The Star-Herald

Fort Fairfield in search of new Potato Blossom Festival director

FORT FAIRFIELD, Maine – After four years of leading the Maine Potato Blossom Festival, its current director, Cheryl Boulier, will step down this fall.

Boulier announced her resignation via the festival’s Facebook page on Tuesday, stating that she will officially leave her role on Oct. 1.

A Fort Fairfield native, Boulier became director in 2019, not long after she had retired and left Northern Light Health. Prior to that she served as the director of the former Fort Fairfield Chamber of Commerce and operated her own business, Cherie’s Flowers and Gifts, in town.

Boulier said that she embraced a “truly blessed” opportunity to be part of a festival that defined a large part of her childhood. She grew up on the Bell family farm in Fort Fairfield and remembers how important the festival has always been for the town.

“I knew at an early age the importance that agriculture played in our lives then and still does today for many,” Boulier said. “I’ve been thankful for the opportunity to continue this old tradition that many grew up with and choose to return home for every year.”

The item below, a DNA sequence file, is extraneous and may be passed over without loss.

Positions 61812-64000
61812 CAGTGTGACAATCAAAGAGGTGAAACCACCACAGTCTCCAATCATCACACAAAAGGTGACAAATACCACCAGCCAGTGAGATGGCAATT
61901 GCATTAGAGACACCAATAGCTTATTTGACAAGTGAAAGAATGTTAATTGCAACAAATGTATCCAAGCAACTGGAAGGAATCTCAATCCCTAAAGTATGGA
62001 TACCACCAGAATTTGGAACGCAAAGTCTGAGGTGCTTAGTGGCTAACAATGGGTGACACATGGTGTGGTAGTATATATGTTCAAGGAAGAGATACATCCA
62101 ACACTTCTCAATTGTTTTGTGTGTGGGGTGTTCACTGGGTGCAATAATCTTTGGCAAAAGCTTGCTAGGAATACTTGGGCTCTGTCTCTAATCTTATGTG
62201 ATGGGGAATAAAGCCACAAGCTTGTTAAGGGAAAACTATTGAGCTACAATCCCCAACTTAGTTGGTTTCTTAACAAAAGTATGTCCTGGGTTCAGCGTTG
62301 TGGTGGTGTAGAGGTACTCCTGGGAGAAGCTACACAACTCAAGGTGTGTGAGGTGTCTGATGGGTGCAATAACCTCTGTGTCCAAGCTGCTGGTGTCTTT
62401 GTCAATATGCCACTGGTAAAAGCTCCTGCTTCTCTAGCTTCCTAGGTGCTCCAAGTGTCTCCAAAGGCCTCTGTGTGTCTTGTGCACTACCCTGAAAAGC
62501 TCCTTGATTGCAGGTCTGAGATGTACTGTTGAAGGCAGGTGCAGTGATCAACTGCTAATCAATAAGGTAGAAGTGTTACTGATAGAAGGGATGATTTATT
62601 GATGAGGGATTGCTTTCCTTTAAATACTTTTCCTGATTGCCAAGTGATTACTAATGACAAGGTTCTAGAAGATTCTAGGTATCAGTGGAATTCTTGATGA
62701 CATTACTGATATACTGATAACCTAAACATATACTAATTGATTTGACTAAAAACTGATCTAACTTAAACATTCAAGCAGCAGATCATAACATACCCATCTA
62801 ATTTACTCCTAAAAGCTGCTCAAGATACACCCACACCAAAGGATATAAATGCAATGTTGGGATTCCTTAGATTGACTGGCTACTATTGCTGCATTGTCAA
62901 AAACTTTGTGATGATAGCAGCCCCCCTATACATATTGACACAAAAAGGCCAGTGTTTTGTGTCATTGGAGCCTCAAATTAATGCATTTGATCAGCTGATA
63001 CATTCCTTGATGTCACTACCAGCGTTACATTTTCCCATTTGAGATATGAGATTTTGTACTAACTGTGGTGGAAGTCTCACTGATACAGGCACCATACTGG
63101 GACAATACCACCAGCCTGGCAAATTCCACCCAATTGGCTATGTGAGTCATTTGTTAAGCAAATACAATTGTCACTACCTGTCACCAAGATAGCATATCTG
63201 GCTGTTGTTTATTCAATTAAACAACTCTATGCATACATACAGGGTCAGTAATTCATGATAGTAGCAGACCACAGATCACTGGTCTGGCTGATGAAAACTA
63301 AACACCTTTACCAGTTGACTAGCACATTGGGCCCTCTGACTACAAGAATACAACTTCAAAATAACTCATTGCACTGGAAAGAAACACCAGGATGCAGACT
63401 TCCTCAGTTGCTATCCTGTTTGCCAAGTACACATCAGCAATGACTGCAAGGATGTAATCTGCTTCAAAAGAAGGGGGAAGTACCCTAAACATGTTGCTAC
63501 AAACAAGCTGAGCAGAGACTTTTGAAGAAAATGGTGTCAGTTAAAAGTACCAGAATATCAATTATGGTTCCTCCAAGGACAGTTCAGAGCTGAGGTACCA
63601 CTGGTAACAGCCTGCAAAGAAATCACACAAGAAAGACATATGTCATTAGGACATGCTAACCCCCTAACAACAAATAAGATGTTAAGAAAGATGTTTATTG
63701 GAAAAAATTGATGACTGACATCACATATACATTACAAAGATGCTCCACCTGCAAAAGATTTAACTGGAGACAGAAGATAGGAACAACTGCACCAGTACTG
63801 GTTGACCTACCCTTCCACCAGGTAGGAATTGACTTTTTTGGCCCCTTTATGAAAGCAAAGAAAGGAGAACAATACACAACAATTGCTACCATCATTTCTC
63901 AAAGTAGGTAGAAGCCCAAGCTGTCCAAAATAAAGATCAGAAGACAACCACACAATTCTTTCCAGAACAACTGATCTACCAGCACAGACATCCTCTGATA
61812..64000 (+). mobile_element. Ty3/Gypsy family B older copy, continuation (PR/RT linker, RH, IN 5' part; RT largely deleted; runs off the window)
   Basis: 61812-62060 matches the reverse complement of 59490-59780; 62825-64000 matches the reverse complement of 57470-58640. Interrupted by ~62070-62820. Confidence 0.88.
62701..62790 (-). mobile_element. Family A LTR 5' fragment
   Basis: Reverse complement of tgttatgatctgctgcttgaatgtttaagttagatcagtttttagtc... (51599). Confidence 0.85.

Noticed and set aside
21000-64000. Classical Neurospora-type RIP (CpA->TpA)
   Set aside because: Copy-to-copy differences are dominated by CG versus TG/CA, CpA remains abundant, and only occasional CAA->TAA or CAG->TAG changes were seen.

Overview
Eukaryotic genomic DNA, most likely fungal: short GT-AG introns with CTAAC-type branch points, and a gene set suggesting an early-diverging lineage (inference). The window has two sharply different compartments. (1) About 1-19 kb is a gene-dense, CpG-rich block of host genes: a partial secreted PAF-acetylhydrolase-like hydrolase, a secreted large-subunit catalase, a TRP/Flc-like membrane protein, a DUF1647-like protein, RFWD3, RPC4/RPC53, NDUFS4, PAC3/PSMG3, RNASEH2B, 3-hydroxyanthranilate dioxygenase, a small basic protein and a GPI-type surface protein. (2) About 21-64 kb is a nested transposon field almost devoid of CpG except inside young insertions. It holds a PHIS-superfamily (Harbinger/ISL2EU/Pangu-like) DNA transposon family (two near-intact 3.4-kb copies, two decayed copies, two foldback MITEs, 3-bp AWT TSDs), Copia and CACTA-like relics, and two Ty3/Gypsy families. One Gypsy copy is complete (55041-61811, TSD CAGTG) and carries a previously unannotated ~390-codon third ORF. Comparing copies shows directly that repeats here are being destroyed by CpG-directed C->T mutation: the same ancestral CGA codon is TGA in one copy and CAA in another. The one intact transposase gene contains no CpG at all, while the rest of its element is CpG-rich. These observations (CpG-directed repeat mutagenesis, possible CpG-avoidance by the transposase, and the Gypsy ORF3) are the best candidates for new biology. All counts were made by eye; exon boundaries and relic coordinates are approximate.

For nine days every July, the Maine Potato Blossom Festival draws thousands of residents, Fort Fairfield natives and tourists from across Maine and the country. The festival that began in 1947 is known for taking place when potato plants begin sprouting purple, yellow and white blossoms, a sight many look forward to seeing.

Thanks to the work of one paid director and numerous volunteers, people have enjoyed traditional events like the Potato Blossom parade, potato queen pageants and high school class reunions, as well as a slate of musical performances and the always popular food vendors.

Boulier’s biggest challenge as director came in 2020, when she canceled the festival due to fears of COVID-19 spread. She brought the festival back in 2021 with a full slate of events and activities.

This year the festival celebrated its 75th year, a milestone that corresponded with Boulier’s decision to retire from the festival and begin a new chapter.

“My main reason [for resigning] is to spend more time with family in the summer,” Boulier said. “My daughter has a beautiful home now at Long Lake and my husband and I want to spend more time there. We’re at an age where we want a slower pace.”

Fort Fairfield Town Manager Andrea Powers said that the search has begun for a new festival director who has “excellent time management skills” and a passion for working with volunteers, town staff, local businesses and vendors to bring the festival to life.

Powers said that from the beginning Boulier brought a clear passion for community and agriculture to the festival.

“Cheryl was integral to bringing the festival back to its agricultural roots and supporting agriculture in our community,” Powers said. “She made connections with vendors new and old and was gracious in thanking our community for the support.”

The town hopes to hire a new director prior to Boulier’s anticipated departure in October, Powers stated.

Next year the Maine Potato Blossom Festival will return from July 8-16.

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